As I arrive in Stockholm in the early afternoon, the sun is already setting. Cold air blows into my face, the only feeling of warmth provided by the twinkling Christmas lights that decorate almost every building in the city. It is the week leading up to the award ceremony on the anniversary of Alfred Nobel’s death on 10 December, the “Nobel week”. And it is packed with events. As I make my way to the hotel to warm up, I notice small quotes projected onto bridges and houses in the old city.
“Now, please, with me, close your eyes. And imagine the world as it should be,”
says one of them, quoting last year’s winner of the Nobel Peace Price, Maria Ressa. For a brief moment I try it out, closing my eyes, and as I open them again, my gaze falls upon a spectacle of lights dancing across the Stadthus right in front of me. It is the Nobel Week Lights, an art installation illuminating buildings all around Stockholm throughout the long nights.
Safely at the hotel, I take a look at the schedule ahead. It is a busy week for the laureates. Press events and public lectures, even a reception at the Austrian embassy await Professor Zeilinger before the big award ceremony at the end of the week. And we can follow along.
The first day starts early with an official press conference for the Nobel laureates in Physics and Chemistry as well as the three winners of the Nobel Prize in Economic Sciences. As I walk up to the Royal Swedish Academy of Sciences, an elegant red brick building, small flames line the way up to the entrance. Inside, the rooms are lit by impressive chandeliers, the walls covered with portraits of Nobel laureates from all times. I recognise the room from the announcement of the winners, just a few months ago, and memories from a day of pride and celebrations at the University and IQOQI Vienna resurface. Now, however, it is not the Nobel committee sitting at the long desk on one side of the room, but the nine laureates themselves.
“What is your prognosis for quantum technology?,” a reporter asks the Physics laureates and Professor Zeilinger explains that, to him, the usefulness of his experiments was a complete. Motivated by fundamental questions, his research seemed to have no practical applications for a long time and he would not have been able to predict its outcomes 20 years ago. Similarly, it is difficult to predict what will happen 20 years from now. “What we can predict,” he conjectures, “is that when a sufficient number of sufficiently clever people work together, something often emerges. Having said this, it is very important, that we do not to overlook that there is a future beyond the present future. You need to develop new fundamental experiments, new ideas, to open up possibilities for applications at a later time.”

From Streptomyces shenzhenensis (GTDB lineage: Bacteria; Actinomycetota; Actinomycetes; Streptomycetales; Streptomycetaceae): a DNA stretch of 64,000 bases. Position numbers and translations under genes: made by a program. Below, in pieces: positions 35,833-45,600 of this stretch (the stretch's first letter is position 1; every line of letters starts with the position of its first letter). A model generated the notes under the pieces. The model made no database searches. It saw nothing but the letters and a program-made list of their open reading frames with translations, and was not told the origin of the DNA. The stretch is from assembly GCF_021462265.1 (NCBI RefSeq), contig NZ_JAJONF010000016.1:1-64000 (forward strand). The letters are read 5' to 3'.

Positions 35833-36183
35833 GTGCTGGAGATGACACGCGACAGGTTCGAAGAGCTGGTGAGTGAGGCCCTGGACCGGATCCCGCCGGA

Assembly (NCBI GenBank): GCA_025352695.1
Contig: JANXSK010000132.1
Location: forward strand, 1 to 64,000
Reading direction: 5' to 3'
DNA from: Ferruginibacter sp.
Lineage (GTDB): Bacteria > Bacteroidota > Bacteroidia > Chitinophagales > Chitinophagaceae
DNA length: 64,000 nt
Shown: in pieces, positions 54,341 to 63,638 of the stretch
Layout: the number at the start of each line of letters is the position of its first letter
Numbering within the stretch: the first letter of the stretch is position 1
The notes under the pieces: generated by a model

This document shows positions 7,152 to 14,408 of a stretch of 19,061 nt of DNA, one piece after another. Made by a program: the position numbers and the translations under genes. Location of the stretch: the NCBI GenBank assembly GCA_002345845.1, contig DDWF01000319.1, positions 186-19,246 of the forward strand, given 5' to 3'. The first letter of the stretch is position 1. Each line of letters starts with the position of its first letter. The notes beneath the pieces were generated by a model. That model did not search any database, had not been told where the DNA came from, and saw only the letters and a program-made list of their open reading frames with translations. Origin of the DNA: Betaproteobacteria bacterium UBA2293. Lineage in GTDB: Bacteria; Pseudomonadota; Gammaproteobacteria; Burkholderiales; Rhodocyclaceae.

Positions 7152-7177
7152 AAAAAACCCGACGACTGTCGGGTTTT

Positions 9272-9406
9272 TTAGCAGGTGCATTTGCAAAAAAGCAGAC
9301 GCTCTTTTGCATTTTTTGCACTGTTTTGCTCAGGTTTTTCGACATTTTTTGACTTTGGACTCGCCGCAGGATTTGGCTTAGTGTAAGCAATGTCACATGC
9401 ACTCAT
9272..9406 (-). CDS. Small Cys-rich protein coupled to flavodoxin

While at the press conference, the focus is on the future of quantum technologies, the next day provides clearer insight into its past. At Stockholm University’s Aula Magna, hundreds of people have gathered to watch the Nobel Prize Lectures in Physics, in which the three Physics laureates take the audience through the fundamental experiments that ultimately brought them to Stockholm. Their talks trace the path from an early debate on the interpretation of quantum physics, initiated by Albert Einstein himself, to a remarkable set of experiments, proving with increasing certainty that quantum mechanics evades the intuitions of even the brightest minds. When the Nobel laureates get together for a last photo at the end of their talks, the audience rewards them with a standing ovation – a rare honour for a physicist.